Community organizing to fight Amendment One: Part 1

By Staff Writer, Benjamin Sepsenwol

In the months leading up to the May 8th ballot on Amendment One, a referendum to prohibit same-sex marriage in North Carolina, numerous people and organizations have openly condemned the proposed amendment, including NAACP , North Carolina Governor Bev Perdue, and even President Barack Obama.

“While the president does not weigh in on every single ballot in every state, the record is clear that the president has long opposed divisive and discriminatory efforts to deny rights and benefits to same-sex couples,” said Obama’s North Carolina campaign spokesperson, Cameron French, in a statement on Mar. 16.

Greensboro is not far behind. On February 7, the Greensboro City Council voted to oppose the amendment. In addition, numerous individuals and groups in the area have been active in campaigning against the amendment. Opponents state the amendment will infringe upon the rights of North Carolinians, stripping privileges many couples, both heterosexual and same-sex, currently enjoy.

“One thing that’s really frustrating is that the media says the amendment will redefine marriage as between a man and a woman, but it’s more than that,” said Maria Rosales, associate professor of political science. “It (Amendment One) will also dissolve civil unions and domestic partnerships.”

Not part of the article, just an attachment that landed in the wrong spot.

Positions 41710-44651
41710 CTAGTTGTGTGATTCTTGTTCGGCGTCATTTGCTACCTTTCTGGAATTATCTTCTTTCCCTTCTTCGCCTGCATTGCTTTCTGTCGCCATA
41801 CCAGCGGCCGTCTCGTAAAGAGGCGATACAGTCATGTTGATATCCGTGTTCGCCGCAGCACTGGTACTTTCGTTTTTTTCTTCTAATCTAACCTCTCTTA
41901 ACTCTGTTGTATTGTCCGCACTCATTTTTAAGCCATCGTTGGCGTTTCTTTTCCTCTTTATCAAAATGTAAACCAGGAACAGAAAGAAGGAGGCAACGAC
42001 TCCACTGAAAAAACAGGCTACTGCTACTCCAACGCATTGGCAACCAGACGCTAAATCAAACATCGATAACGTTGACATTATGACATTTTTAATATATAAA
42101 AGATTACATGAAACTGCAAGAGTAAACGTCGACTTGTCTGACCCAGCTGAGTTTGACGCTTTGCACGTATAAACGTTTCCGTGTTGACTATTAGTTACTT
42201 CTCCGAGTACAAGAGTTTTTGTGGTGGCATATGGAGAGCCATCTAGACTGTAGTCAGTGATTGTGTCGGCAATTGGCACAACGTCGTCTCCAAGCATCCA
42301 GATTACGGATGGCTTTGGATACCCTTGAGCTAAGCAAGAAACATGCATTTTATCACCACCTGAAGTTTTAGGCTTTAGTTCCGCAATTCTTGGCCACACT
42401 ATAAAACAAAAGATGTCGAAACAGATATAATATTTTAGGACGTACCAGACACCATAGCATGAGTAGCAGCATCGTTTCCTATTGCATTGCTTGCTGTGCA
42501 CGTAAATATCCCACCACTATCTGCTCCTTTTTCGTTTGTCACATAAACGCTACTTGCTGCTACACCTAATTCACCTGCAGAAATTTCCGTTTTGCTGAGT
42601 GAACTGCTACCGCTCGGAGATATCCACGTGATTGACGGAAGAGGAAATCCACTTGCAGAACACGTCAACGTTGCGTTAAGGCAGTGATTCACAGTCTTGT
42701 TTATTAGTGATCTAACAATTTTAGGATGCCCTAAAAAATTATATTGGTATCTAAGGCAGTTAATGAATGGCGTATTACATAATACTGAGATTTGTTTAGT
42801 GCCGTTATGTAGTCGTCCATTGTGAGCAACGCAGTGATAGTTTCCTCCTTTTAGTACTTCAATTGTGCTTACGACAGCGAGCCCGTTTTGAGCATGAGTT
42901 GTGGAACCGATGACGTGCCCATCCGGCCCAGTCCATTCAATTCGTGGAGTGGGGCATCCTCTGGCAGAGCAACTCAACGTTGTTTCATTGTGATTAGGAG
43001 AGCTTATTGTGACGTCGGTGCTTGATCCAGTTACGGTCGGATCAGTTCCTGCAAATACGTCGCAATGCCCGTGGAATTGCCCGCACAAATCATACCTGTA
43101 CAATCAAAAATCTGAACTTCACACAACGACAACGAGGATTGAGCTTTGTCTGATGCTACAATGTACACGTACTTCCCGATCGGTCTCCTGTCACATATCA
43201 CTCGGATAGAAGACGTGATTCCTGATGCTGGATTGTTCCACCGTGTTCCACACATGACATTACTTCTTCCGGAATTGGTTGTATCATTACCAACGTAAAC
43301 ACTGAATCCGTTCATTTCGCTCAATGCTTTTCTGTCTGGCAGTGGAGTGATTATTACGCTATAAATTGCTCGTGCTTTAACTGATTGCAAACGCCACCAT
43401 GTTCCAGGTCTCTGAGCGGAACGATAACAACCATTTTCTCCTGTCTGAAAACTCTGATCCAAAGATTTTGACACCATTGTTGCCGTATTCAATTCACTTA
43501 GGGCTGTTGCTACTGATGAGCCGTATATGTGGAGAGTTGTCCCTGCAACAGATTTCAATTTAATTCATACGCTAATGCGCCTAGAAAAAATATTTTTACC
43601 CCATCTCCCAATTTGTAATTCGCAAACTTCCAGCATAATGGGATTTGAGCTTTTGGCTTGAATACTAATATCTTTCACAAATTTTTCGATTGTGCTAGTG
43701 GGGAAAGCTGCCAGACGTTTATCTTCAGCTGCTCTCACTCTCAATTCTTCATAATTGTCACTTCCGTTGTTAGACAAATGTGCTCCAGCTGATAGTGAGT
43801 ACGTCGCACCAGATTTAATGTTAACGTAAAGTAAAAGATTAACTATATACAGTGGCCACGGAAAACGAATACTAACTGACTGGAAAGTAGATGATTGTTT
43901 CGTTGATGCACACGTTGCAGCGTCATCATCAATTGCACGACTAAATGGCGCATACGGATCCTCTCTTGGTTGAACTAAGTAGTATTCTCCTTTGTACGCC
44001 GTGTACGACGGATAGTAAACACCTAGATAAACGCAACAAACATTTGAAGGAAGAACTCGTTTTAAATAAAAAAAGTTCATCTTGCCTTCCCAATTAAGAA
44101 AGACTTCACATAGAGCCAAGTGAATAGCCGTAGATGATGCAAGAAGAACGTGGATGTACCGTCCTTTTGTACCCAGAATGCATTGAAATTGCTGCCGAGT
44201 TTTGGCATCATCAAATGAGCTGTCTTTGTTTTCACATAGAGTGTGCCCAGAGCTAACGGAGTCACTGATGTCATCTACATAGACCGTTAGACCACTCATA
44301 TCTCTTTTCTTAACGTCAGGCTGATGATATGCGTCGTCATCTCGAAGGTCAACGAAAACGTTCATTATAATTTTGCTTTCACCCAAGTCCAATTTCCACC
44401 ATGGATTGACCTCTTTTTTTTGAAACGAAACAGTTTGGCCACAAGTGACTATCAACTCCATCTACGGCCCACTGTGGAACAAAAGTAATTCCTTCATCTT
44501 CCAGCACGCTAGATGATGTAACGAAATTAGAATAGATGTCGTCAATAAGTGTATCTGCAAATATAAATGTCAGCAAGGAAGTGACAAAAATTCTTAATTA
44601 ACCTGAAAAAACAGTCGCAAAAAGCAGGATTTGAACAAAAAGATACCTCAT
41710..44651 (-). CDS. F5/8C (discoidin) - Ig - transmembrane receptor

Losing the benefits that comes with civil unions has implications for thousands of North Carolina residents. Some potential consequences of Amendment One include lack of legal protection against domestic violence and loss of health insurance coverage for unmarried couples.

Other opponents object to the amendment based on its implications for the constitution, believing it will negatively impact social justice in the United States.

“American history is a history of expanding rights,” said UNC Charlotte Professor of Political Science Ken Godwin said in a video interview. “This is really stepping away from that. It’s a complete break from what America believes in, which is equal opportunity and equality under the law.”

Over the next two days GuilCo SoJo will be covering various groups and organizations involved in campaigning against Amendment One. Tomorrow we will present the efforts of people in and around the Greensboro area. On the final day we will examine what the Guilford community has done to oppose the amendment.

For more information on the topic, please explore these links:

Greensboro City Council opposition 

Effects on couples

Comprehensive Guilfordian coverage

Professor Ken Godwin  

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